top of page
Search

Revisiting Malcolm X’s Address at the 1964 Oxford Union Debate

Updated: Dec 4, 2020

By Kwaku Aurelien

“Extremism in the defense of liberty is no vice. Moderation in the pursuit of justice

is no virtue.”


The above phrase was spoken by Barry Goldwater at the 1964 Republican National Convention, and became the subject of argument at the Oxford Union Debate later that year. Speaking before the Oxford Union on the side of the affirmative fifty-six years ago today on December 3rd, 1964, human rights activist Malcolm X very deftly connected "extremism in the defense of liberty is no vice" with Black liberation struggles worldwide and with his own philosophy of acquiring respect and recognition of Black people as human beings by any means necessary. His address will forever stand out as one of the greatest and most important speeches of the Civil Rights Movement and the worldwide revolutionary period of the 1960s. Within it are a number of key points that can and must be applied to revolutionary politics today.


In the past when the oppressor had one stick and the oppressed used that same stick, today the oppressed are sort of shaking the shackles and getting yardsticks of their own, so when they say extremism they don’t mean what you do, and when you say extremism you don’t mean what they do. There are entirely two different meanings. And when this is understood I think you can better understand why those who are using methods of extremism are being driven to them.”

Malcolm X


This idea of yardsticks and the oppressor and oppressed classes each having their own by which extremism is measured is extremely pertinent to the current social and political climate in the United States. "Defund the police" as a slogan has become heavily contentious amongst members of both the Republican and Democratic parties, who make up the United States' ruling class. In the eyes of major U.S. politicians such as South Carolina Representative Jim Clyburn and former President Barack Obama, the very mention of defunding the police is extreme. But it is not the slogan itself that is the problem; rather, it is the Movement for Black Lives and its demand for fundamental change that is antithetical to the interests of both major parties' establishments. And those who would argue that the slogan alienates moderate support for the movement ignore a critical point: that the goal of liberatory social movements is to pursue a clear and well-defined objective, no matter how unpopular said objective might be at first. "Defund the police" is not an illusive phrase unlike "Abolish chokeholds" or "Abolish no-knock warrants," both of which fall under the umbrella of "Defund the police" anyway and would fail to make a dent in extrajudicial murders of Black people if they were implemented on their own. Beyond the two major parties, the notion of defunding the police is extreme to the majority of Americans due to the fact that they attribute police violence to individual loose-cannon officers rather than to policing itself. Extreme to revolutionaries and practitioners of the Black Radical Tradition, however, is the fact that U.S. police department budgets, some of them dwarfing the budgets of Third World nations' militaries, come at the cost of essential social services.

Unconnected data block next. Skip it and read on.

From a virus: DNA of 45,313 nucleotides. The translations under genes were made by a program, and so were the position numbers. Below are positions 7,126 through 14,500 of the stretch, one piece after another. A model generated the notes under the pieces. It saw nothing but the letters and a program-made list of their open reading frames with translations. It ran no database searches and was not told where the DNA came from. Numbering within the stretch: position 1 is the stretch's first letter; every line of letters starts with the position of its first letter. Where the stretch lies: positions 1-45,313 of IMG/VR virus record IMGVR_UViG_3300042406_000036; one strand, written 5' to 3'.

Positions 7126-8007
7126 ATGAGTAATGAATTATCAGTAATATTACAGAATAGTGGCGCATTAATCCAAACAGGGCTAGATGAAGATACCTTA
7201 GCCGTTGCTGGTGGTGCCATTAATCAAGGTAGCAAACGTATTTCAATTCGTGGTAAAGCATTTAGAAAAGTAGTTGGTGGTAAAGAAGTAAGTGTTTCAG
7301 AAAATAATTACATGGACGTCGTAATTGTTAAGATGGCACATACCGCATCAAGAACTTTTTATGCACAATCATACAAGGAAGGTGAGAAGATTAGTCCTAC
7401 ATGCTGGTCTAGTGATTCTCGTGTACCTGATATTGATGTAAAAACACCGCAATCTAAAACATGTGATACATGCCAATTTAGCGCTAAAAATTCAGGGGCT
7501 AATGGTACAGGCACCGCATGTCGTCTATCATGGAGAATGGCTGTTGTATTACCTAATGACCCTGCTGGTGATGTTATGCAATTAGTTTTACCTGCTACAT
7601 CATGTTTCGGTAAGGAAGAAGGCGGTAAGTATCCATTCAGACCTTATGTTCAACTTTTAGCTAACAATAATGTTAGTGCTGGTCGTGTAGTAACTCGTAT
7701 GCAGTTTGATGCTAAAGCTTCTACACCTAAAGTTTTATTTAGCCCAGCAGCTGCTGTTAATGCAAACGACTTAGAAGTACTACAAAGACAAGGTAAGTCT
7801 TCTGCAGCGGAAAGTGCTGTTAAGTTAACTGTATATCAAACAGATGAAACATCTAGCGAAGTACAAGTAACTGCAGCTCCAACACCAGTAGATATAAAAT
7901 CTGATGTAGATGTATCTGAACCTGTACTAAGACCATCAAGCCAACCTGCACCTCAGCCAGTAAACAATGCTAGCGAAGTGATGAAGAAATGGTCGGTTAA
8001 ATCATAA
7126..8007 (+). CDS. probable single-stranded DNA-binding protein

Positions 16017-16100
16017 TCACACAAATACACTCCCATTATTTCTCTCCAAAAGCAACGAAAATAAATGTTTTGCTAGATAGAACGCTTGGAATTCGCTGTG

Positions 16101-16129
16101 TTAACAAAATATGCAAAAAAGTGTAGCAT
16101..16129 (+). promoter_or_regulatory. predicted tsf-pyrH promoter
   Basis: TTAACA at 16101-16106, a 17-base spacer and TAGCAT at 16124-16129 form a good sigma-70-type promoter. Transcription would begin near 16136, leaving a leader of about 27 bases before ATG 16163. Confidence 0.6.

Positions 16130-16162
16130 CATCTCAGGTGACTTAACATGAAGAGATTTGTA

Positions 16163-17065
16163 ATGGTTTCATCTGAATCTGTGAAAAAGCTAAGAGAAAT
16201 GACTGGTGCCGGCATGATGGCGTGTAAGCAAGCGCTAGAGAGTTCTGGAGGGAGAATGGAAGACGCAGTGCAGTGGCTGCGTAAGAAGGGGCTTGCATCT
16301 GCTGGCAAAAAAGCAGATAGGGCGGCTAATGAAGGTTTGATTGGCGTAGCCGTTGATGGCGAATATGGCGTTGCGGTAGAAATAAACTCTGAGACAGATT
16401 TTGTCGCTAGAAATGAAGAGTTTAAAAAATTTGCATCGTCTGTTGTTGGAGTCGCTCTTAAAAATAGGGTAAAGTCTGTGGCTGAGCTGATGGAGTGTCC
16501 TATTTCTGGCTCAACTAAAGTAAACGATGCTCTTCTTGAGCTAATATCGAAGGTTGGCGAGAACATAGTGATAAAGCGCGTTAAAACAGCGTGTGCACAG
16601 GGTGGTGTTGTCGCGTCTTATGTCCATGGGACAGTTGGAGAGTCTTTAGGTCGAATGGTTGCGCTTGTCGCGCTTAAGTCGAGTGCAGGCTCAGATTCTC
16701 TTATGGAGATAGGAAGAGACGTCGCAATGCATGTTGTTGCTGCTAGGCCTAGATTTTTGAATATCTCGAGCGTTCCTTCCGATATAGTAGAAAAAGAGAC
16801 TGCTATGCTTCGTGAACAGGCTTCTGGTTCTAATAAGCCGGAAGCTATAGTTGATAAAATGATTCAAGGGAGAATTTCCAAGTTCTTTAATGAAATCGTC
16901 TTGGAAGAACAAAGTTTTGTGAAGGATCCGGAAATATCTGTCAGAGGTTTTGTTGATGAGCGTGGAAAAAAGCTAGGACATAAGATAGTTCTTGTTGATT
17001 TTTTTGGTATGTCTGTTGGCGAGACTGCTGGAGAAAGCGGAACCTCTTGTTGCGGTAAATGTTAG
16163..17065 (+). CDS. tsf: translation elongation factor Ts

At the 1:38:57 mark of the following video, Yusuf Abdur-Qadir, director of the central New York chapter of the New York Civil Liberties Union (NYCLU), points out how the vast majority of Syracuse police officers live outside of the city, meaning that money is being funneled out of a community with underfunded schools and into communities with great schools. This should very well be considered extremism against Black communities and communities of color, as should prisoners and inmates who are themselves scantly protected from COVID-19 being paid a measly $2 an hour to move bodies of COVID victims.